The Agrij-Almașu Archaeological Survey (AAAS) is an innovative project designed to elucidate settlement patterns and to present a model of the organization of procurement and consumption of regionally available and extra-regional resources and goods, diachronically, in an area of northwestern Romania. The region, defined by two adjacent river valleys, was chosen because of its unique settlement history, with artifacts dating as far back as the Upper Paleolithic period and nearly continuous occupation from the Neolithic period to the present. Moreover, the western and northern limits of this region represented a real cultural boundary for nearly two centuries, during the Roman occupation of Dacia. The AAAS is carried out by a team of scholars from regional museums, the Babeș-Bolyai University in Cluj-Napoca, and the Transylvania Alive Association for Cultural Heritage.
Background. The Agrij-Almașu region has received considerable attention since the 1970s, when archaeology developed as a discipline in Romania. Interest in the region is primarily due to the high concentration of Roman sites, including a military/civilian center (Porolissum), four small forts, as well as scores of watch towers along a roughly 45 km stretch of the limes (i.e., border of the Roman Empire). Indeed the military function of the region during the brief Roman period (106-271 CE) is well known. The P.I., who served as co-director of the Porolissum Forum Project for a number of years in the 2000s, began to ask questions regarding the lifeways of the military and civilian inhabitants of Porolissum. A review of past research indicated that there are nearly 80 sites in the region characterized as habitation sites that range in date between the Neolithic and Medieval periods. Apart from some brief discussions in the context of pottery or faunal assemblages, however, there have been no efforts to study socio-economic systems. Moreover, there have been no multi-phase studies within the region.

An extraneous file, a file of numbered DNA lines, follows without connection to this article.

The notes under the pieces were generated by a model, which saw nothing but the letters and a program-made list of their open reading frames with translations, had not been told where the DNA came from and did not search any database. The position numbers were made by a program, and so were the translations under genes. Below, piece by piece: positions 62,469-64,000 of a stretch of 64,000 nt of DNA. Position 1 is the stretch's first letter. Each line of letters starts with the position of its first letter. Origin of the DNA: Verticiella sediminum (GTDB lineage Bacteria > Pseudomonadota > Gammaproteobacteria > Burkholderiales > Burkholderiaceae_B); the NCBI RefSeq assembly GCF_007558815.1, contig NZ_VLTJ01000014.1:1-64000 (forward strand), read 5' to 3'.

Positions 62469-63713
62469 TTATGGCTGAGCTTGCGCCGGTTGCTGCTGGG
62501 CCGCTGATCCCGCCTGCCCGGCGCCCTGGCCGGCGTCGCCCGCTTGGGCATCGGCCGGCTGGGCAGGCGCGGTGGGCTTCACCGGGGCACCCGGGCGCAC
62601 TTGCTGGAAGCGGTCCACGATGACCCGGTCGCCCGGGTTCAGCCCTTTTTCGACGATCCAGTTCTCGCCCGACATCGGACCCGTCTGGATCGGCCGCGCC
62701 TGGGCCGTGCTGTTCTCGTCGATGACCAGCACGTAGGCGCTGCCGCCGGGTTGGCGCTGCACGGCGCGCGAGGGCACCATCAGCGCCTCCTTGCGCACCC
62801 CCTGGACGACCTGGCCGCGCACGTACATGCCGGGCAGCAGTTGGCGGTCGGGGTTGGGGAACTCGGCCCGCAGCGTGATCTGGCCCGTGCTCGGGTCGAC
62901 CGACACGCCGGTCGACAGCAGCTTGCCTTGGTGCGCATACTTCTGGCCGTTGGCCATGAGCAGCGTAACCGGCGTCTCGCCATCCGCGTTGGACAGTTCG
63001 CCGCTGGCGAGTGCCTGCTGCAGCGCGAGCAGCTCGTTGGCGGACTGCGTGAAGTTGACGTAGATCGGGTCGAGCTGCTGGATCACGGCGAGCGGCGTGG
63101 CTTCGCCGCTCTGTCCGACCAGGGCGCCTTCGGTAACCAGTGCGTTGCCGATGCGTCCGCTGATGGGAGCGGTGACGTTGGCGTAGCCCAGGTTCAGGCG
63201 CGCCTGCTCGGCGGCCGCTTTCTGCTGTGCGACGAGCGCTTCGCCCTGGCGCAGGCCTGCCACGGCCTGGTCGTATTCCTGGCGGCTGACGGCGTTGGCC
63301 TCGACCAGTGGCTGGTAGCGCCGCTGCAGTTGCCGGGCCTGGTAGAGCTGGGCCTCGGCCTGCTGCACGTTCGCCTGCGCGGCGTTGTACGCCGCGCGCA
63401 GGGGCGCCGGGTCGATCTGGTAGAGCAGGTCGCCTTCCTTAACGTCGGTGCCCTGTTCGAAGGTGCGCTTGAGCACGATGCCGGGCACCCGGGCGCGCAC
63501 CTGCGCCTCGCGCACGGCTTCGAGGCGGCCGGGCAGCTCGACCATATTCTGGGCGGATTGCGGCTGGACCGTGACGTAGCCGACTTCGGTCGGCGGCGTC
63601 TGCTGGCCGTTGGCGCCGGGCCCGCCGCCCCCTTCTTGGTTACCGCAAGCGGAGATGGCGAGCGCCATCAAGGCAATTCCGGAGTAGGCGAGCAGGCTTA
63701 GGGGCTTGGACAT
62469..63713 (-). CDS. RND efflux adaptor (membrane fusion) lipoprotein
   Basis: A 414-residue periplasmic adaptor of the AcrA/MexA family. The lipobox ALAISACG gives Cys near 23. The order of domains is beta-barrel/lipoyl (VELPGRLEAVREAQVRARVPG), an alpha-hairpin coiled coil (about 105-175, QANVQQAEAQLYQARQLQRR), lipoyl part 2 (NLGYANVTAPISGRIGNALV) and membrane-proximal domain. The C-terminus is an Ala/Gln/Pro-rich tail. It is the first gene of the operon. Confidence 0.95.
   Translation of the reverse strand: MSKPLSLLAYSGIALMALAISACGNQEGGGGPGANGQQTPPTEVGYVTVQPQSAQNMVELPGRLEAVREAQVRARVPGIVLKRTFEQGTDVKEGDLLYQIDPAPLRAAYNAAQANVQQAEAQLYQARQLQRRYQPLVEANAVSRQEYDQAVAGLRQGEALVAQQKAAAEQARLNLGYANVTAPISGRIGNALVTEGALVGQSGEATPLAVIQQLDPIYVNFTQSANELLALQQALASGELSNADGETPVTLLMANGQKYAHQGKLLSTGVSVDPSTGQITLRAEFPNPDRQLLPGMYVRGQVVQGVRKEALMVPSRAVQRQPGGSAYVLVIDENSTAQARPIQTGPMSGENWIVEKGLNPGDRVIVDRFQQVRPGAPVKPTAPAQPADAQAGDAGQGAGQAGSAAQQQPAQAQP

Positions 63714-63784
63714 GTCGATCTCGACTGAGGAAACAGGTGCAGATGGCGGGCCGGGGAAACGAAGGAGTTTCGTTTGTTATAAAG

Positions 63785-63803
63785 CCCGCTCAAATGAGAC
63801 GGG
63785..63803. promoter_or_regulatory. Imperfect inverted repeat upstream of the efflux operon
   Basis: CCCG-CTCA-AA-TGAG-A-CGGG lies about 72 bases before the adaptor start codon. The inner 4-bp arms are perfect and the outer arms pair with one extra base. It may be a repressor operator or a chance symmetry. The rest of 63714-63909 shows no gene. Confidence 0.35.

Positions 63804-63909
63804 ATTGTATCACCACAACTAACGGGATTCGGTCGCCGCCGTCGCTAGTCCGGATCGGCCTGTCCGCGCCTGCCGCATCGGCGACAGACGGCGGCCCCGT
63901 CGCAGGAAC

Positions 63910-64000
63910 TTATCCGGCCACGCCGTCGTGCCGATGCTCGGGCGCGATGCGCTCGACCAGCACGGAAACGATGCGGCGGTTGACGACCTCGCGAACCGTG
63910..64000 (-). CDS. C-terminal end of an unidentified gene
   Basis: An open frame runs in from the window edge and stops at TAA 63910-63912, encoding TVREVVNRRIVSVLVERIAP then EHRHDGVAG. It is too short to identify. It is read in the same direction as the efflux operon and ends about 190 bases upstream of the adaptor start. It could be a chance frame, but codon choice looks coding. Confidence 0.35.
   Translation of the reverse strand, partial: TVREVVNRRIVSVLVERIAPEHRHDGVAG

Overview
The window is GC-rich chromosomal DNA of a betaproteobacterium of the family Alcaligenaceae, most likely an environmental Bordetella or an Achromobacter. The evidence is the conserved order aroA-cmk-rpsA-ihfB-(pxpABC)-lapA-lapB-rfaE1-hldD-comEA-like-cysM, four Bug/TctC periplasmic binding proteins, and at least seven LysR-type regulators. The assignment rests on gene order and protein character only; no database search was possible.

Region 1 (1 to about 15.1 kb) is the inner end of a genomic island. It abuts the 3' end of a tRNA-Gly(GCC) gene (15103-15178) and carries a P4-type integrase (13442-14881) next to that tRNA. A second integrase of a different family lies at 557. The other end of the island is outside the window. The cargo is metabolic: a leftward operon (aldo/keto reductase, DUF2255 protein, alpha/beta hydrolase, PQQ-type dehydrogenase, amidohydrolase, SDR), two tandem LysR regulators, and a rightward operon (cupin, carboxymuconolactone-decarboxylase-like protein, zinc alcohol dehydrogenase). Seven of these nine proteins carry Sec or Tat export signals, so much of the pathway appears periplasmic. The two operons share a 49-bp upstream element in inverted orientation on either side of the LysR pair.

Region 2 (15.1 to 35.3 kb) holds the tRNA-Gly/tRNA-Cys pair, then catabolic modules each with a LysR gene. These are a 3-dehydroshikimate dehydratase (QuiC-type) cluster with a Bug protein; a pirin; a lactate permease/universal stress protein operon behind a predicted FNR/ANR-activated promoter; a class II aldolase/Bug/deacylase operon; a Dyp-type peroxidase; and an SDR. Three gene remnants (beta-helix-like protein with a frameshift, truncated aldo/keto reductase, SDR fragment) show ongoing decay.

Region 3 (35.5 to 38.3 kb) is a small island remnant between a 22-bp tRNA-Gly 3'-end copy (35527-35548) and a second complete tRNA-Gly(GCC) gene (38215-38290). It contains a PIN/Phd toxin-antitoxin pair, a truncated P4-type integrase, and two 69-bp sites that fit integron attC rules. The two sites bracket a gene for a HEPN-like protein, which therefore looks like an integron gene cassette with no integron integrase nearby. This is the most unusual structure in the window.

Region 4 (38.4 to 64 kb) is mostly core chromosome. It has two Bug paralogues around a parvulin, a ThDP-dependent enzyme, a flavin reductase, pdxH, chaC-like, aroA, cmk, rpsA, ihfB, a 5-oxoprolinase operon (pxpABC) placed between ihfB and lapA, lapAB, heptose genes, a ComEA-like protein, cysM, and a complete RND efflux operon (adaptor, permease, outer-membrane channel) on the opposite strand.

Objectives. At one level, the AAAS will: 1) identify and characterize archaeological sites and site assemblages dating between the Neolithic and early Medieval periods (ca. 5000 BCE to 13th century CE); and 2) identify and characterize natural resources and land types. The socio-economic analysis of the AAAS is limited to a period of about 1800 years, between the Late Bronze Age and the end of the Roman period (ca. 1500 BCE – 271 CE), and is designed to: 1) understand the material needs of the successive cultures, qualitatively and quantitatively, including ecological, agricultural, and manufactured resources and goods; 2) investigate the manner in which each population managed and exploited their catchment zones in order to satisfy the bulk of their material requirements; this includes the organization of labor and the manner of distribution; and, 3) demonstrate the extent to which the inhabitants of the Agrij-Almașu region relied upon areas beyond their catchment zones and how transactions were carried out. Phase One of the AAAS is planned for 2016-19.